Let the World Fix Itself

“The Tao makes no effort at all
yet there is nothing it doesn’t do
if a ruler could uphold it
the people by themselves would change
and changing if their desires stirred
he could make them still
with simplicity that has no name
and stilled by nameless simplicity
they would not desire
and not desiring be at peace
the world would fix itself”

(Taoteching: verse 37, translation by Red Pine)

CHUANG-TZU says, “The ancients ruled the world by doing nothing. This is the Virtue of Heaven. Heaven moves without moving.” (Chuangtzu:12.1).

WU CH’ENG says, “The Tao’s lack of effort is ancient and eternal and not simply temporary. Although it makes no effort, it does everything it should do. If rulers could uphold this Tao of effortlessness, without consciously thinking about changing others, others would change by themselves.”

LAO-TZU says, “I make no effort / and the people transform themselves” (Taoteching: 57).

TE-CH’ING says, “If nobles and kings could only uphold the Tao, all creatures would change by themselves without thinking about changing. This is the effect of upholding the Tao. When creatures first change, their desires disappear. But before long, their trust fades and feelings well up and begin to flow until desires reappear. When this occurs, those who are adept at saving others must block the source of desire with nameless simplicity.”

HO-SHANG KUNG says, “‘Nameless simplicity’ refers to the Tao, which all creatures use to transform themselves and which nobles and kings use to pacify those who engage in cleverness and deceit.”

CH’ENG HSUAN-YING says, “When people first change and begin to cultivate the Tao, they think about reaching a goal. Once this desire arises, it must be stilled with the Tao’s nameless simplicity.”

SU CH’E says, “Sages have no thought of embracing simplicity, nor do they show any sign of doing so. If the thought of becoming simple existed in their hearts, they would miss the mark completely.”

HSUAN-TSUNG says, “Once rulers use nameless simplicity to still the desires of the people, they must then give it up so that the people don’t follow its tracks and once again enter the realm of action. Once our illness is cured, we put away the medicine. Once we are across the river, we leave the boat behind. And once we are free of desire, we must also forget the desire to be free of desire. Serene and at peace, the ruler does nothing, while the world takes care of itself.”

SUNG CH’ANG-HSING says, “Other creatures follow their natures without creating chaos or disaster. They change by themselves without seeking change. People, meanwhile, race through the realm of existence and never know a quiet moment. They abandon their original innocence and don’t practice the true Tao of doing nothing. They don’t care about their lives, until one day they offend and retribution arrives.”

And RED PINE adds, “Name takes sides. Complexity limits options. Hence, those who uphold nameless simplicity don’t take sides and keep their options open.”

Today’s verse is the perfect summation of everything Lao-tzu has to teach about the art of governing. If only those who govern us would follow his sage advice.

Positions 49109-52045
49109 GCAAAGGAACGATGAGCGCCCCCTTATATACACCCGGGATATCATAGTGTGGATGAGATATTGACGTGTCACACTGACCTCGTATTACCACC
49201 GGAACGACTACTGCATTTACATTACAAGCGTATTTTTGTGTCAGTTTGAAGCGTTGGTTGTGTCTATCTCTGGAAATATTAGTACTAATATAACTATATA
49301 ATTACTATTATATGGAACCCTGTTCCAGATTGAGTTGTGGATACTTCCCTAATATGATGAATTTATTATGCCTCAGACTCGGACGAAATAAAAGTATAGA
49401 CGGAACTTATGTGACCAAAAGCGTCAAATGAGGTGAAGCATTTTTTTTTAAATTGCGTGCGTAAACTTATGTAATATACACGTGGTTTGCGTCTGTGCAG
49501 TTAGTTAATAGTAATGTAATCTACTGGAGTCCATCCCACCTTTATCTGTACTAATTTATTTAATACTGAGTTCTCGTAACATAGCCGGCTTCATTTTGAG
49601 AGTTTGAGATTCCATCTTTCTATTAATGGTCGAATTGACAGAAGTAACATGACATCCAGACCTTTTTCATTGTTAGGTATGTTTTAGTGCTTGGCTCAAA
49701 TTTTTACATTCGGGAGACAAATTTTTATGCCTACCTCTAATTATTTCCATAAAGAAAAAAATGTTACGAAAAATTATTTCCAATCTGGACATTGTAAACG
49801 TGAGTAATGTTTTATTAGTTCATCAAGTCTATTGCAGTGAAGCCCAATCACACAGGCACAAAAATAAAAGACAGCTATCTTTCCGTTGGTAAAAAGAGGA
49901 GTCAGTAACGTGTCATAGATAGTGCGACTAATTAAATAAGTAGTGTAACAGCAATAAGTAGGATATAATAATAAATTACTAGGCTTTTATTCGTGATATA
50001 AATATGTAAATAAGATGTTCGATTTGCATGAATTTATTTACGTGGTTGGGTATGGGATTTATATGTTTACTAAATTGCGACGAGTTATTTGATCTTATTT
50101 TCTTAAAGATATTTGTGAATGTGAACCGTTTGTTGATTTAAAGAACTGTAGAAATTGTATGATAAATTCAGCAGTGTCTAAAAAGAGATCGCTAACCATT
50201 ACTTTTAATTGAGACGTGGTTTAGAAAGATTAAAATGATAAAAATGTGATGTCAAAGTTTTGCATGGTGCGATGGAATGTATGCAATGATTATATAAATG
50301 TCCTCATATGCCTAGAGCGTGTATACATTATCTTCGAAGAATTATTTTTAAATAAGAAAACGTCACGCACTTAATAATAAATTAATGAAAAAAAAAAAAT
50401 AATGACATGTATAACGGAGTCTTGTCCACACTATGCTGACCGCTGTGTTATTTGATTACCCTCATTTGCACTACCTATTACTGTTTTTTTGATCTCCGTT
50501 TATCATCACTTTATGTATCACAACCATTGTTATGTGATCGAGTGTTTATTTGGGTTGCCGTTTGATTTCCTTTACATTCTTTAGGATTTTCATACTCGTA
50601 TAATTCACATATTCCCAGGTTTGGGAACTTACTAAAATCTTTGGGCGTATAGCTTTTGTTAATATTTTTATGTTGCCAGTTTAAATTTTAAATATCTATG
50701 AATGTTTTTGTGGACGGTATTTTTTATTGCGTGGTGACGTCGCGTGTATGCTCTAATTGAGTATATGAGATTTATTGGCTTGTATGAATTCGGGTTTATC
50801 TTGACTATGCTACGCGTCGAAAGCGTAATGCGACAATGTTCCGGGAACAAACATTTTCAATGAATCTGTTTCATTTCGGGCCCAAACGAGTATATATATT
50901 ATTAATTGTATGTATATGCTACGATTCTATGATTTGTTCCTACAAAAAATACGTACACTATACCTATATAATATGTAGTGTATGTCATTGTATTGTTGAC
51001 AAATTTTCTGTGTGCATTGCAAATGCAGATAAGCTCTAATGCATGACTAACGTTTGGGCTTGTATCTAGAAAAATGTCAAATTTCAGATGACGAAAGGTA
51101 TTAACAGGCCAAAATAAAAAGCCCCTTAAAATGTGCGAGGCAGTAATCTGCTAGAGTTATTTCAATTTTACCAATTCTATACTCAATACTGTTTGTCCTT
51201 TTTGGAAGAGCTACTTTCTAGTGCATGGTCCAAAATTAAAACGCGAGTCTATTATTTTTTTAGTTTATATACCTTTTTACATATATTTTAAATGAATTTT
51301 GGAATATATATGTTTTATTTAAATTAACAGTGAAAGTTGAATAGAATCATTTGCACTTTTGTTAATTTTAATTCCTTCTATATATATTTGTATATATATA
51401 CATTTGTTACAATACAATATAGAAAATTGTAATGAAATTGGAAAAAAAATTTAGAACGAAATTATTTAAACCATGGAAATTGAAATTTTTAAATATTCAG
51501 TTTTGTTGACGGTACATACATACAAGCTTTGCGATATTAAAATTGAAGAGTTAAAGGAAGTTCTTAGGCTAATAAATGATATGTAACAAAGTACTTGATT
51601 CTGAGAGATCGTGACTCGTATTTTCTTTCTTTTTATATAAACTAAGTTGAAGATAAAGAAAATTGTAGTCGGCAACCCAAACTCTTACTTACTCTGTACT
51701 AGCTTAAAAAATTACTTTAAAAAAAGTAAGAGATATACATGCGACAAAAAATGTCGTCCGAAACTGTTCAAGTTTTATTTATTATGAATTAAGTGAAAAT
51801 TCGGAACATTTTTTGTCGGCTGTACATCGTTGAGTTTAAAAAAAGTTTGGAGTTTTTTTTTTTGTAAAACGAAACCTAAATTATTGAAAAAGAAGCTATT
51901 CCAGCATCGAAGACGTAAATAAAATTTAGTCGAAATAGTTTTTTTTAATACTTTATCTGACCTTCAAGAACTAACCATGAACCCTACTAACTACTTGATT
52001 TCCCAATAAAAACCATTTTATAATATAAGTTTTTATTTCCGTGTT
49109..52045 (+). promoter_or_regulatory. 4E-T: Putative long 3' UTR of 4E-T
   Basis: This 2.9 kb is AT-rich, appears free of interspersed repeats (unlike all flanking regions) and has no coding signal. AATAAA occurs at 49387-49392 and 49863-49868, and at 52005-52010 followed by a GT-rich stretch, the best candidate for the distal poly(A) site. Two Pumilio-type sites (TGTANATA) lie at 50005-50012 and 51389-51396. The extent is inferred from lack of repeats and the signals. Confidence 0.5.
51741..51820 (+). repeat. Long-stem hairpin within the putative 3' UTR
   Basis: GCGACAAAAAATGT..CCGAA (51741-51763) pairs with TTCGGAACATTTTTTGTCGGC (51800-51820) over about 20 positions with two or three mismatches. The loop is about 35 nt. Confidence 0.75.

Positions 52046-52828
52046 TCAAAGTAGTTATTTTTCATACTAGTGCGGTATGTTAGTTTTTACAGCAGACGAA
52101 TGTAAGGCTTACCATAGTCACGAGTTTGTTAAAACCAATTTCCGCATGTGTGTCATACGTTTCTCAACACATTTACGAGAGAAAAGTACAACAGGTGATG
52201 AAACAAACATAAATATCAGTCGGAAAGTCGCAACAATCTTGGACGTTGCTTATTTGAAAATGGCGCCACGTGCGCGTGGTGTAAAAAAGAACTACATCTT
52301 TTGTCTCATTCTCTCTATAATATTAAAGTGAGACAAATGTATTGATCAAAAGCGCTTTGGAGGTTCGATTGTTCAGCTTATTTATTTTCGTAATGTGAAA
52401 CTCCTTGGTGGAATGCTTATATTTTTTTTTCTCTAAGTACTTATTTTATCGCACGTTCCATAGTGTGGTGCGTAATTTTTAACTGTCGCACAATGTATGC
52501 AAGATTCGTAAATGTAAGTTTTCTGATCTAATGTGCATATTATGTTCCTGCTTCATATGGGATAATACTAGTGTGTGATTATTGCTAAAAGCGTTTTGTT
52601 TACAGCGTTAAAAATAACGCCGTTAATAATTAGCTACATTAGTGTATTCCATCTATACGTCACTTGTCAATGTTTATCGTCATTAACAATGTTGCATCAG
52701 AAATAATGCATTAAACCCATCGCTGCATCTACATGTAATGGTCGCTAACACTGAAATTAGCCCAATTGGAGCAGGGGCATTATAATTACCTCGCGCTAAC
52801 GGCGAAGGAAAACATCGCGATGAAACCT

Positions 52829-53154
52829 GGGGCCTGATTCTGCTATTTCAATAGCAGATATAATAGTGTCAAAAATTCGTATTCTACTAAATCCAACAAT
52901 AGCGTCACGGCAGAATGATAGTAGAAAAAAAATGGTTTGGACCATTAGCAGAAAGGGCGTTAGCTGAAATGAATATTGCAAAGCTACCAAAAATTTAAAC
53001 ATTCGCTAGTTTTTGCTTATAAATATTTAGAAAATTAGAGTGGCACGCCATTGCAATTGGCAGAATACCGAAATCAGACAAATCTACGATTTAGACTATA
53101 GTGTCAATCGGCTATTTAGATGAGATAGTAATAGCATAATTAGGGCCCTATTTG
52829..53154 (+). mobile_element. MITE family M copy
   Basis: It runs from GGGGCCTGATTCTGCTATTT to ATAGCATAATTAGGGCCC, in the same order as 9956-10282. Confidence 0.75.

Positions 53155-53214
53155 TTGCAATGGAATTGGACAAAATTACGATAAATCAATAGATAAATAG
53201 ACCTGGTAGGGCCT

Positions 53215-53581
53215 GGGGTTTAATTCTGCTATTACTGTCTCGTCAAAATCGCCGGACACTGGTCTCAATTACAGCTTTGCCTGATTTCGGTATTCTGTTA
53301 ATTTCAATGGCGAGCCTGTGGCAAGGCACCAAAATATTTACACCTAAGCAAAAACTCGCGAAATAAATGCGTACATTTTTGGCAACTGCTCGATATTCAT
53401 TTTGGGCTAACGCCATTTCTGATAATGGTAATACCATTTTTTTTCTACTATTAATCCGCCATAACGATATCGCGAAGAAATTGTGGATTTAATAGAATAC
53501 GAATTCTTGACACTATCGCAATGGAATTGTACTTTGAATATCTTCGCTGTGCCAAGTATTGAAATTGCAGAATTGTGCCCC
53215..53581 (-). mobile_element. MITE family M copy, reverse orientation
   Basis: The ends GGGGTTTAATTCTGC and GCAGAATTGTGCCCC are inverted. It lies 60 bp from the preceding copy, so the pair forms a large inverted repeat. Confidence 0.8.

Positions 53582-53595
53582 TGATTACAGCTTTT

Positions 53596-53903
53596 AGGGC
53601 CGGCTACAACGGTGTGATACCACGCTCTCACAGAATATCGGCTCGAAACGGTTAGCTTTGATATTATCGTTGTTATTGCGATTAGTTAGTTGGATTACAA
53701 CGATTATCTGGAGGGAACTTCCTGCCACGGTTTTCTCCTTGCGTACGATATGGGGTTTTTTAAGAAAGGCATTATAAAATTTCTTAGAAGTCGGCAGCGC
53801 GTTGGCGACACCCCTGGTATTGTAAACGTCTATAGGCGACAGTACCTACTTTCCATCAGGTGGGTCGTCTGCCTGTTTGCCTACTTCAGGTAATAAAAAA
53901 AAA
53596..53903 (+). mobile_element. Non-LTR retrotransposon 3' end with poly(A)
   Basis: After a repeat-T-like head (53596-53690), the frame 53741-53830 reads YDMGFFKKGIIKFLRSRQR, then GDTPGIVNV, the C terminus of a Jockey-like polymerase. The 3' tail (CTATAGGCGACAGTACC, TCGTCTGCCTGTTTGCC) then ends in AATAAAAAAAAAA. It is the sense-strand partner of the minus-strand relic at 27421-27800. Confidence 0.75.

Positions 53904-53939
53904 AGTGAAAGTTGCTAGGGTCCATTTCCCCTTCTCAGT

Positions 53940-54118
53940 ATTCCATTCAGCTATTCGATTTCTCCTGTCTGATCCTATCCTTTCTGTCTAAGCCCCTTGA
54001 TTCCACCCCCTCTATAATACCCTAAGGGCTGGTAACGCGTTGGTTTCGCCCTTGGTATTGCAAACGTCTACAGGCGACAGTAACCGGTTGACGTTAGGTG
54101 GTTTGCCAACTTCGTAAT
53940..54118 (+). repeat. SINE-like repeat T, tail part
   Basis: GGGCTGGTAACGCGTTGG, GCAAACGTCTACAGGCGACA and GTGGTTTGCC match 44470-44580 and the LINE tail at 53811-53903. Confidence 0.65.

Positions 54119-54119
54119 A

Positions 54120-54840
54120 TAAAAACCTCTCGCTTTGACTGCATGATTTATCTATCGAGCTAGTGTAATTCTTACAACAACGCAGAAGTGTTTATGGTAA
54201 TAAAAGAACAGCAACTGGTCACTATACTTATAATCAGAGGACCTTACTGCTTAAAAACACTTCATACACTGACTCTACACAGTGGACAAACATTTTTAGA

I have been laughing out loud a lot for the last few days. Oprah gave a speech at the Golden Globe awards, and liberals shed tears. Lots of tears. Tears of joy. It is the second coming of the Messiah, Obama. Oprah will run for president in 2020. She will fix everything. Everyone will get a new car. It will be glorious. Liberals cry, and I laugh. Laughing beats crying, I think, because I could easily be crying. Just not tears of joy.

I am not meaning to disparage Oprah. I just think it is a hoot that so many want her to run, and that she just might. I actually hope she does. Anything that diminishes the office of presidency, and Oprah running against Trump in 2020 would certainly do that, regardless who the powers that be decide to “elect,” is probably the best I can hope for.

If I wasn’t laughing so hard I would probably get back to this perfect summation of everything Lao-tzu teaches on the art of governing. Pull yourself together, now. Breathe. Lao-tzu has some sage advice. Trump could learn a thing or twenty. And Oprah could, too. I just don’t expect they will. Still, here goes.

Instead of attempting to fix the world, let the world fix itself.

I know. As I have already said, I don’t think Lao-tzu’s sage advice is going to be followed. But still, you can’t fault me for holding up the Tao. It’s just what I do. Now, if only they would.

The Tao, unlike our illustrious leaders, makes no effort at all. Yet, there is nothing it doesn’t do. Why, if a ruler could uphold it, only uphold it, the people by themselves would change.

This so beats what our rulers do. They do and they do and they do. Yet nothing good ever gets accomplished by them. They do for us, and leave us with nothing to do for ourselves. Why, you can get locked up for doing for yourself. This never changes. It never changes, and we never change.

We remain full of desires. And, our rulers, far from stilling our desires, stir them up more. This never changes.

It would take governing with simplicity for that to change. A simplicity that has no name would still our desires; and because of this practice of not desiring, we would be at peace; and the world would fix itself.

But, of course, they don’t want that. World peace? Only beauty queens want that. Hey, maybe we could get a few of them to run for president in 2020, too. I thought 2016 was a circus. 2020 could be so much more entertaining.

Okay, I know I am enjoying this a whole lot more than I should. But, I just have to laugh to avoid crying. Because our rulers will continue to wage war all around the globe. They will continue to try to fix things, while making them all the more worse. But, if I get a new car won’t it be worth it?

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